Baltimore to Give Address, TV Show Recognized at Caltech Commencement Today
There will be 246 bachelor's degrees awarded, 120 master's degrees, and 177 Ph.D. degrees, for a total of 543 graduates.
Baltimore's special guests at the ceremony will be the creators and an actor from the CBS television program "Numb3rs." Actor David Krumholtz and co-creators and executive producers Cheryl Heuton and Nicolas Falacci will be recognized for their work. Caltech mathematics professor Gary Lorden serves as the math adviser to the program and many scenes are filmed at Caltech.
The commencement ceremony will be digitally recorded and made available for viewing online. For information, visit http://pr.caltech.edu/commencement.
Baltimore, who has served as Caltech president for nearly nine years, is retiring this year. He will remain at the Institute, where he intends to focus on his scientific work and teaching.
He has agreed to remain president until the new president, Jean-Lou Chameau, the current provost at Georgia Institute of Technology, takes the office on or before September 1.
Baltimore, 68, assumed the presidency on October 15, 1997. During his tenure many significant events took place at Caltech. Early on, he oversaw the completion of a fund-raising initiative for the biological sciences, marked by the construction and dedication of the Broad Center for the Biological Sciences. He launched the current $1.4 billion capital campaign, which included receipt of the largest gift to higher education, $600 million from Gordon and Betty Moore and the Gordon and Betty Moore Foundation. The campaign will continue for one more year and has already raised more than $1.1 billion. An important part of Caltech's mission is its stewardship of the Jet Propulsion Laboratory, supported by NASA. Baltimore's presidency has spanned many spectacular JPL successes, notably the Mars Exploration Rovers, as well as the appointment of a new director, Dr. Charles Elachi.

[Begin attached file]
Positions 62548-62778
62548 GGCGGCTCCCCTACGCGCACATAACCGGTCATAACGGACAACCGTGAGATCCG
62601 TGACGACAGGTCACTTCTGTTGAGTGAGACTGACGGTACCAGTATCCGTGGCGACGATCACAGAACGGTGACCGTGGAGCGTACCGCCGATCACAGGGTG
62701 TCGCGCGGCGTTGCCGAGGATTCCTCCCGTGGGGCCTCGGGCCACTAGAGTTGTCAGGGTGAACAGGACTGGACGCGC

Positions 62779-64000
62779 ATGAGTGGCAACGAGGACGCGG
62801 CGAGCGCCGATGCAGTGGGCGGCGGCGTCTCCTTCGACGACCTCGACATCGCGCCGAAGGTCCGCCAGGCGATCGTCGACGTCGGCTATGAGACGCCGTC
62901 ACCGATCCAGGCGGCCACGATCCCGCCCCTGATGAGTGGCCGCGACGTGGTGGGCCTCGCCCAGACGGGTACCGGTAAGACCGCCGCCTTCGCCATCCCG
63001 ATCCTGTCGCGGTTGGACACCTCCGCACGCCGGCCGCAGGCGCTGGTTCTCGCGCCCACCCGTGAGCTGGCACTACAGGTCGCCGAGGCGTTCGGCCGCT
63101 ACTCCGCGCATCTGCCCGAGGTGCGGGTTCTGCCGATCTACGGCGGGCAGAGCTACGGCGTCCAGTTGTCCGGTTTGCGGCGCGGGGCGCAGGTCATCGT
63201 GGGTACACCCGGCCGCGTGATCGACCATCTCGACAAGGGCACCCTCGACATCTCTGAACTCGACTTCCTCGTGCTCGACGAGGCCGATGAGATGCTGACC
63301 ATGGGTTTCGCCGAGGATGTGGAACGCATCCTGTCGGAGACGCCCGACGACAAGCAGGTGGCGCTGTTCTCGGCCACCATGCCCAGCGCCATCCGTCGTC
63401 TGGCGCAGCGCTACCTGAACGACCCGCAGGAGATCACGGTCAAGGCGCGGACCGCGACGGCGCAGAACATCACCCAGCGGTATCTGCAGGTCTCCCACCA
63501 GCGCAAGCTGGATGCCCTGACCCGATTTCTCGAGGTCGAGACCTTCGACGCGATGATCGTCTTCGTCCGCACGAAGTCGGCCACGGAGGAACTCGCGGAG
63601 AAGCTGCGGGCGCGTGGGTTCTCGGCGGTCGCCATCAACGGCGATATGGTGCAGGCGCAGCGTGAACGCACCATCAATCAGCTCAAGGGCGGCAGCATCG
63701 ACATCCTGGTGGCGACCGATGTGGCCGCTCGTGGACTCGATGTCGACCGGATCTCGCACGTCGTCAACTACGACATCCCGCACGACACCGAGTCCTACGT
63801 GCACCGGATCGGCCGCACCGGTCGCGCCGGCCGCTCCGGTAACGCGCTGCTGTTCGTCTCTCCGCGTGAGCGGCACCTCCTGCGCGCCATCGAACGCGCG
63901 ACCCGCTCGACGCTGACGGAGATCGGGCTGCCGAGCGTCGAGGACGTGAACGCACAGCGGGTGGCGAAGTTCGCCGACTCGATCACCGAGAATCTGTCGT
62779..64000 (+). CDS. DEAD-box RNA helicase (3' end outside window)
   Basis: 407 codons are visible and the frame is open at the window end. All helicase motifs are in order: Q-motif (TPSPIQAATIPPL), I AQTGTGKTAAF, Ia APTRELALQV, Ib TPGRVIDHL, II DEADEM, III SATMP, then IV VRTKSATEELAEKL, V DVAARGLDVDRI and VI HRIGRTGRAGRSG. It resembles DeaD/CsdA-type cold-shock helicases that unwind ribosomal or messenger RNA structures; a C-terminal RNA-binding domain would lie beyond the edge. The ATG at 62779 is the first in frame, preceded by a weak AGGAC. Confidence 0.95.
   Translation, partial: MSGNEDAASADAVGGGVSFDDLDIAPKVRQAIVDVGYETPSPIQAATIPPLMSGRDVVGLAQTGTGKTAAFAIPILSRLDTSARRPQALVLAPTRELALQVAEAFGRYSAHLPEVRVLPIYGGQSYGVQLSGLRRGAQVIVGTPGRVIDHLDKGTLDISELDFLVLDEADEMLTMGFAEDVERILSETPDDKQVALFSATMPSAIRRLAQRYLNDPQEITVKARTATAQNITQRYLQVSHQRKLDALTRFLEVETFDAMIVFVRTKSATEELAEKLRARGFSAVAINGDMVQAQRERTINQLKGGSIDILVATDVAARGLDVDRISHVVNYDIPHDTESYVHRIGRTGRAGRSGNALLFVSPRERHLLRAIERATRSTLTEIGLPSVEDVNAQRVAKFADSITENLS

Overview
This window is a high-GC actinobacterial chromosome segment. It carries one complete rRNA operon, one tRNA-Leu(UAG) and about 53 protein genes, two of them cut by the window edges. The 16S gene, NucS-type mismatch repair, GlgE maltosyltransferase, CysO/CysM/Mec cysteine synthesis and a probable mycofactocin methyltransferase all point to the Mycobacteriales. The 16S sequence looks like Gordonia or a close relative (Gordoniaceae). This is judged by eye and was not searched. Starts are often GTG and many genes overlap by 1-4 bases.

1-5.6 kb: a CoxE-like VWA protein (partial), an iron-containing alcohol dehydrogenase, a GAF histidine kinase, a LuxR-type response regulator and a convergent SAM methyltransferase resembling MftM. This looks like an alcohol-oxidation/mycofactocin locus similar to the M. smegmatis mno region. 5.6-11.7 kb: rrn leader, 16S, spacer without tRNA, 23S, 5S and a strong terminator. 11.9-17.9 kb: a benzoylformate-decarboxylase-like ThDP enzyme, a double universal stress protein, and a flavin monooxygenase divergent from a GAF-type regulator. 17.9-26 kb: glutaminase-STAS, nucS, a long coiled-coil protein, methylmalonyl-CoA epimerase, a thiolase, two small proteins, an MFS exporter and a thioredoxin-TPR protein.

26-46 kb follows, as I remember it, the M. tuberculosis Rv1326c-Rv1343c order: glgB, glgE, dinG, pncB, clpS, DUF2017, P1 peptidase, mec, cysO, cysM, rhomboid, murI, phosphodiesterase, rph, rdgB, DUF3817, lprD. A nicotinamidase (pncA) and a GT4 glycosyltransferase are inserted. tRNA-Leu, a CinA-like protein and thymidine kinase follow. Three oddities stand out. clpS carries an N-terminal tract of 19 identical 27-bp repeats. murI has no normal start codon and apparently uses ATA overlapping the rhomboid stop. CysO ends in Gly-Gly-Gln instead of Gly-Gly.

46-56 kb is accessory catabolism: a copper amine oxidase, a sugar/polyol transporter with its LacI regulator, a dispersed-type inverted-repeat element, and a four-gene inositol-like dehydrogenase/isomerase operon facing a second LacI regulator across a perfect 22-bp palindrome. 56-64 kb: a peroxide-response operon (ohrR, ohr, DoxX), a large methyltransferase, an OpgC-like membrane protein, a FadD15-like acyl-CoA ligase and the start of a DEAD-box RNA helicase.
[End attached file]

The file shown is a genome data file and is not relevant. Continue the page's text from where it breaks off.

Also during his tenure, five members of the Caltech faculty and alumni received Nobel Prizes. Baltimore received his own Nobel in 1975 at the age of 37 for his work on the genetic mechanisms of viruses. He has contributed widely to the understanding of cancer, AIDS, and the molecular basis of the immune response. He has continued to operate his research lab while acting as president and has announced many important scientific breakthroughs while at Caltech, including establishing a new methodology to help fight cancer, developing a new gene therapy that is highly effective in preventing HIV from infecting individual cells in the immune system, and creating a new methodology for producing transgenic mice. He has also joined with others in proposing a new global effort to create an HIV vaccine. He received the National Medal of Science in 1999 from President Bill Clinton and the Warren Alpert Foundation Prize in 2000 for pioneering work leading to cancer therapy.
Not only has Baltimore been prolific in writing about his findings in scientific journals, but he also raised Caltech's visibility by contributing opinion pieces to general-interest media on such subjects as the value of stem cell research, the unnecessary public panic that arose during the SARS epidemic, science research under the Bush administration, and the importance of maintaining the scientific workforce in the United States.
Baltimore has several outstanding administrative and public policy achievements to his credit. In the mid-1970s, he played an important role in creating a consensus on national science policy regarding recombinant DNA research. He served as founding director of the Whitehead Institute for Biomedical Research at MIT from 1982 until 1990 and was president of Rockefeller University in 1990-91. An early advocate of federal AIDS research, he cochaired the 1986 National Academy of Sciences Committee on a National Strategy for AIDS and was appointed in 1996 to head the National Institutes of Health AIDS Vaccine Research Committee. He is the president-elect of the American Association for the Advancement of Science.
Baltimore is the seventh person to lead "modern day" Caltech, his predecessors being James A. B. Scherer, Robert A. Millikan, Lee A. DuBridge, Harold Brown, Marvin L. Goldberger, and Thomas E. Everhart. ### Contact: Jill Perry (626) 395-3226 firstname.lastname@example.org
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